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Imperial General: The Remarkable Career of Petellius Cerialis by Philip Matyszak

Imperial General: The Remarkable Career of Petellius Cerialis by Philip Matyszak

Author:Philip Matyszak [Matyszak, Philip]
Language: eng
Format: epub
Tags: new
ISBN: 9781848841192
Amazon: 1848841191
Goodreads: 23103431
Publisher: Pen & Sword
Published: 2001-01-01T05:00:00+00:00

The Battle

On 8 April Valens arrived with the rest of the Vitellian army. Further reinforcements were being scraped together from the depleted Rhineland garrisons, but basically the Vitellian force was now as large as it was going to get. Though it outnumbered the opposition facing it, in time this army would be outnumbered in its turn by the forces Otho had summoned from the far reaches of the empire. It was essential for the Rhinelanders to settle things without delay.

This was clear to Paulinus, by far the canniest of the Othonian generals. He argued strongly that fighting a battle before reinforcements arrived was to be playing into the enemy’s hands. Otho’s other advisors felt that their men would not permit them to delay, and the Vitellians should be attacked before they had time to recover from their long march, just as originally planned. This dissent among their commanders further lowered the trust of the Othonian troops in their generals. But if the soldiery trusted their commanders too little, Otho trusted them too much. His decision to leave his generals to do their job weakened morale. The men fighting for Otho needed his presence. And they needed the cavalry and substantial bodyguard Otho kept with him at Brexellum.

Our sources for Otho’s pre-battle council of war are unsatisfactory. Nevertheless it is possible to reconstruct the deliberations from the army’s subsequent actions. It appears that the immediate target of the Othonians was Caecina’s bridge. This represented a partial victory for Paulinus. Destroying the bridge would keep the Vitellians north of the Po. If they were still there when the Danubian legions arrived, then the Vitellians would be severely disadvantaged. If, on the other hand, the Vitellians did get over the Po, Otho had no illusions that the Italian towns or the senate in Rome would fight to the death for him. Most simply wanted the civil war over as soon as possible. Unlike the legions, they were not deeply concerned which of the two wretched options for emperor won it.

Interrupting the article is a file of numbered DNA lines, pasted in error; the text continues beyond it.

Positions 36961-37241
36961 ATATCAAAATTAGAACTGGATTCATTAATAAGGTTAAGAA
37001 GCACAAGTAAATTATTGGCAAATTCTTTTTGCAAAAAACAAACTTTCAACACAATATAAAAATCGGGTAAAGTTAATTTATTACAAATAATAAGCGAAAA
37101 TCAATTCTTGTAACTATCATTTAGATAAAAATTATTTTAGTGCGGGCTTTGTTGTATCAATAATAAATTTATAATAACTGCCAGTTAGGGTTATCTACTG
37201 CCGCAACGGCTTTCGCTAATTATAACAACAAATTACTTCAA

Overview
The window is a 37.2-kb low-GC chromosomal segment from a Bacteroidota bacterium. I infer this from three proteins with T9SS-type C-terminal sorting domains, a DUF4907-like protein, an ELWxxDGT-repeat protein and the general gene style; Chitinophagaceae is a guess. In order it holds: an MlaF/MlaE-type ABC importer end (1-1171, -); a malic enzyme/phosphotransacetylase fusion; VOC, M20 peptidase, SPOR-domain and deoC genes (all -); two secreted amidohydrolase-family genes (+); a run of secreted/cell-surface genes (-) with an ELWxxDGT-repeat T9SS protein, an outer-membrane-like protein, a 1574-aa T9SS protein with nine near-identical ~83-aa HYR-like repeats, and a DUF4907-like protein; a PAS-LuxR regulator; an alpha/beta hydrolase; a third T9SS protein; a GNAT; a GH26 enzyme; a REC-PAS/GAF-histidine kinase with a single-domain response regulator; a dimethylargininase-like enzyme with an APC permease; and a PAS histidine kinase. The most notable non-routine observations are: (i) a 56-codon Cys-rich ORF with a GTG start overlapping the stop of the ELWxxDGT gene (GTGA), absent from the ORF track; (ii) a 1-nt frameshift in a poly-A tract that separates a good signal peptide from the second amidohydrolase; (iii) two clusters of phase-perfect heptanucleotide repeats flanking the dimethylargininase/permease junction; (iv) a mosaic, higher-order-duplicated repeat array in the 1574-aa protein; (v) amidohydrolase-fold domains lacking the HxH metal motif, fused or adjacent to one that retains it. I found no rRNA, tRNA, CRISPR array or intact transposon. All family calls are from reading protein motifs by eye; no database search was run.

Accordingly, the Othonian army, some 30,000 strong, set out against the Rhinelanders, who now numbered some 50,000 men. Otho’s generals probably intended to set up camp close enough to the river to make work on Caecina’s bridge impossible. Then, in a fortified camp, their smaller force could await the arrival of the Danubians. This is the only explanation of why the Othonians went out equipped for a campaign complete with camp-building materials. These would not have been needed if a decisive battle was contemplated.

Things went wrong almost as soon as the Othonians came in sight of their enemies. Firstly, they soon discovered that rumours of low morale among their opponents were false. The Vitellian cavalry attacked the Othonian column as soon as it came into sight. The attack was repulsed, but the damage was done. Seeing the Vitellian legions forming up, some Othonians attempted to deploy into line of battle. Others continued with the original plan. The muddy ground, tangled vineyards and deep ditches spoiled communications and the effective execution of either operation.


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